"However, for churches who are struggling with giving, losing the deductability for gifts is going to hurt. It is also going to hurt food shelves, homeless shelters, just about every non-profit you can think of."
Many are thinking once the new tax law hits the street and folks start to see the consequences of it (both intended and unintended), that the first major change to the law might be forthcoming sooner rather than later. I am one of those people. However the change which I think will be forthcoming is not what some might think. Since I live in high SALT territory, some might think that would be the change. However - I think not.
Wait a minute Bird! All you have done is gripe about the SALT issue on the tax bill! What is wrong with you? Nothing. I still don't like it, as the minions in this state will be on the short end of the stick. But I also believe that the folks who live in low SALT states are not getting the same treatment from the feds that high SALT states have been given. So grudgingly, I accept that provision.
Also, I have heard many folks much smarter than I, say this change is needed so the people in the high SALT states can fix their out of control tax system. I know we sure do. I think even the bluest statist will squeal like a pig when he or she sees what happens to his or her taxes this year, if he or she continues to itemize.
No, the first change will come from elsewhere. Where elsewhere? The deductability of charitable deductions. If you don't think a whole lot of people are motivated (at least partly) by the deduction of giving, well, you might need a winter vacation. And by the way, statistics prove this out. Did you know that 13% of all charitable giving happens in the last three days of the calendar year? Coincidence? Probably not.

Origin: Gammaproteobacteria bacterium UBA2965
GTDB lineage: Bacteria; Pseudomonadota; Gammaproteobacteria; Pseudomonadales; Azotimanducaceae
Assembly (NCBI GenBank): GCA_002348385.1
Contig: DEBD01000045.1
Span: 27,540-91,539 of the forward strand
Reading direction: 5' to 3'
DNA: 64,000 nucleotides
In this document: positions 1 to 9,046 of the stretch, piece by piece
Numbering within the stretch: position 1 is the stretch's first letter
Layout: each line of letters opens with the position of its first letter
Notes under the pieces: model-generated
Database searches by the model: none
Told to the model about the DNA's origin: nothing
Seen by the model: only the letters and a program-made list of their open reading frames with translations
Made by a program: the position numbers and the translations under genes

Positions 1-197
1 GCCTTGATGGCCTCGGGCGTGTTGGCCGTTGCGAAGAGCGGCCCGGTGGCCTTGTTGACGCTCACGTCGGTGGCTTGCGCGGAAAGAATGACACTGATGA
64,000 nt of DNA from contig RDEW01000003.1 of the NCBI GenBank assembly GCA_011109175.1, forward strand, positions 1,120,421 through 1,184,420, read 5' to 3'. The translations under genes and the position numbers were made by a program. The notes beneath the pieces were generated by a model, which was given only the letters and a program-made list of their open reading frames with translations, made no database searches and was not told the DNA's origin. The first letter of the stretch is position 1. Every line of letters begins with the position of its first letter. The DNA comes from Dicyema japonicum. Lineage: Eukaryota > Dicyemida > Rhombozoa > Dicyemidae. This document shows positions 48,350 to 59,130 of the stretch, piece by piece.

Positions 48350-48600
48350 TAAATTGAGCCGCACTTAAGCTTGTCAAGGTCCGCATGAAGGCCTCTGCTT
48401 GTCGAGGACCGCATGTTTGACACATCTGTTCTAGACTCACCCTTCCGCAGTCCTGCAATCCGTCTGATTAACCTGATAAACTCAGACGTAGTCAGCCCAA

Here is the irony. Back in the day, when after retirement I dabbled in the church business, giving was a big problem year after year. Lutherans are notoriously low givers, no matter which denomination you are talking about. As I was mulling this one day, a thought came to me. Why is it so low, if the monies given are deductible on the income tax? Then it hit me - the deduction was not high enough. It should be a tax credit. If we gave people the choice of giving 10% to the church or 10% to the government, the churches would do very well, thank you. However, there are folks who don't believe in the church. They can continue to give that 10% to the government. Everybody wins.
One day, a few of us staff members at the large church I worked at did a "what if" exercise if during the next year, 10% of the congregation tithed. It was fantastic. The church would be paid off, the amount of missions the church could fund would multiply, and much needed church improvements could be funded.
However, for churches who are struggling with giving, losing the deductability for gifts is going to hurt. It is also going to hurt food shelves, homeless shelters, just about every non-profit you can think of. There will be a loud cry of anguish coming from the churches and non-profit world.
How loud will the cry be? It will be loud enough to be hear all the way to Washington. And that will begin the first change to this historic tax law.